(2) Floating or Current or Circulating Assets. The assets which cannot be put to constant use are floating or current or circulating assets. Floating assets are meant for resale or are processed or produced for the purpose of sale and conversion into cash. Closing stock, semi-manufactured goods, book debts, bills receivable, cash, etc., are some examples of floating assets.
Book debts, bills receivable, etc., are normally valued at book value, and in the case of book debts, a provision is made for bad and doubtful debts. Raw materials and semi-manufactured goods are valued at cost. The closing stock of goods is valued at the date of the Balance Sheet at a cost price or market price whichever is lower. This principle is to be followed in most cases.
The valuation of floating assets should be done at the cost price or the market price, whichever is less. Why? This is an important issue to be considered. This clearly means that anticipated profits must not be accounted for while expected losses must always be taken note of. This is essential. The profits which have not yet been earned cannot be called and treated as actual profit in the strict sense of the term and even if they are treated as such for the present, it will be a great shock to the business in case there is loss instead of profit as anticipated.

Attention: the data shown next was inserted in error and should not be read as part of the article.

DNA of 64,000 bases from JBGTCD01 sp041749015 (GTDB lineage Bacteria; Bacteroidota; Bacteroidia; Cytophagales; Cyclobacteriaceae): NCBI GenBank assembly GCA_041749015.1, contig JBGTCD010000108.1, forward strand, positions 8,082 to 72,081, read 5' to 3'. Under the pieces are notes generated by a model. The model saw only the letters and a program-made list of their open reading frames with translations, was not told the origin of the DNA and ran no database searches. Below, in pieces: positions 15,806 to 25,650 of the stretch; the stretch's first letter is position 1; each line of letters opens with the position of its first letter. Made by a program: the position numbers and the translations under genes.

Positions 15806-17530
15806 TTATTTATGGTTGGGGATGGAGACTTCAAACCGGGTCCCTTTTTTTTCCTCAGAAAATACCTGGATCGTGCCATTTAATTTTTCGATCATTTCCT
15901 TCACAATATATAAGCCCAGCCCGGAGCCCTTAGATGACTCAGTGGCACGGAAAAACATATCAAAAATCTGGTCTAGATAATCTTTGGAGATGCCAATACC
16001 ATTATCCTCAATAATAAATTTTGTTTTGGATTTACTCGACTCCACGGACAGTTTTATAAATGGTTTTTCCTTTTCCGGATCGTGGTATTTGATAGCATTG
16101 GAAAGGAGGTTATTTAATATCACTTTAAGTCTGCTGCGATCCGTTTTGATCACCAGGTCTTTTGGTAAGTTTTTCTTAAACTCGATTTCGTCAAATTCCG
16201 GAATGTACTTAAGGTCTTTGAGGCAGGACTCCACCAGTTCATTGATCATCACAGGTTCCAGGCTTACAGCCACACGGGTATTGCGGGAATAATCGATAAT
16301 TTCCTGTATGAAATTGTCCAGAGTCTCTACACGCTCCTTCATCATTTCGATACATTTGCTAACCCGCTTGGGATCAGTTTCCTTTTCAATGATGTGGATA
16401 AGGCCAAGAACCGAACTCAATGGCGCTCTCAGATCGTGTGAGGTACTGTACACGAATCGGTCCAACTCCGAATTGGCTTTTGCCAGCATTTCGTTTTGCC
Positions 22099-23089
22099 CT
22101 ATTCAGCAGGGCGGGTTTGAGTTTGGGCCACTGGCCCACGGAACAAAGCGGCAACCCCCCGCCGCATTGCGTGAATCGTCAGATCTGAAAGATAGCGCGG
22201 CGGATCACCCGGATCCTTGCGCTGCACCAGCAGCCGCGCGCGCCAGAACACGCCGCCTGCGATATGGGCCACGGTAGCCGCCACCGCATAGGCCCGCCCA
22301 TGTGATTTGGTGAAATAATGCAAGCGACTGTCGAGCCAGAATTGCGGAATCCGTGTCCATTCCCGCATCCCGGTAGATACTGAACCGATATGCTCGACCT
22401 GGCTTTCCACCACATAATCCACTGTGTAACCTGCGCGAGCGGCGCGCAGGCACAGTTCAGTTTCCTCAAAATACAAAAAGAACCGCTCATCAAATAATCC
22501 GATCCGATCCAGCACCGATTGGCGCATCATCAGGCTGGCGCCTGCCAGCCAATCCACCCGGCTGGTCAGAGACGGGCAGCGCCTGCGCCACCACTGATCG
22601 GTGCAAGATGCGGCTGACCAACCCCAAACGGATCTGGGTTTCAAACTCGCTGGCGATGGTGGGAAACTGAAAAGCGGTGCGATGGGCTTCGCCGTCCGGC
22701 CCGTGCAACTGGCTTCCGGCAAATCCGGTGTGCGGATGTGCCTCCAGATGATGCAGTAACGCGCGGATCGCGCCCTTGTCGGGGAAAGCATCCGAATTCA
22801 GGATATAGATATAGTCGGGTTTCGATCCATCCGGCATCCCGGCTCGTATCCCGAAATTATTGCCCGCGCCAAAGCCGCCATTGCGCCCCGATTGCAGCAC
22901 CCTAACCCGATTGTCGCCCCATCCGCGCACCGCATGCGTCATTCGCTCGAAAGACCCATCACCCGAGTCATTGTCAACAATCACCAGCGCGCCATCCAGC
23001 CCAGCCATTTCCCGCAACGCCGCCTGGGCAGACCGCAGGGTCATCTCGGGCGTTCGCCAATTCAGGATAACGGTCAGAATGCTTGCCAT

Similarly, if the dividend is also distributed out of such anticipated profits to the shareholders of a company, it will not be a sound policy in the interests of the business itself and in the future, if it is a loss, money so distributed will not be taken back from the shareholders.
On the contrary, if the expected loss is taken into account at present and even if a loss occurs at a later stage, the business will not be affected adversely and if there is no loss, it is quite good for the business. This is the reason why the guiding principle, i.e., cost price or market price, whichever is less, is followed for the valuation of floating assets. (BCom 3rd Year Verification of Assets Notes Study Material)
(3) Wasting Assets. There does not appear any necessity to provide depreciation on Wasting Assets like mines, quarries, etc., in terms of the decision of the case of Lee vs. Neuchatel Asphalte Co. Ltd. (1889). But as a matter of principle, the theory propounded in the case does not hold well. Wasting Assets exhaust by working and hence the process involves depletion of the capital employed.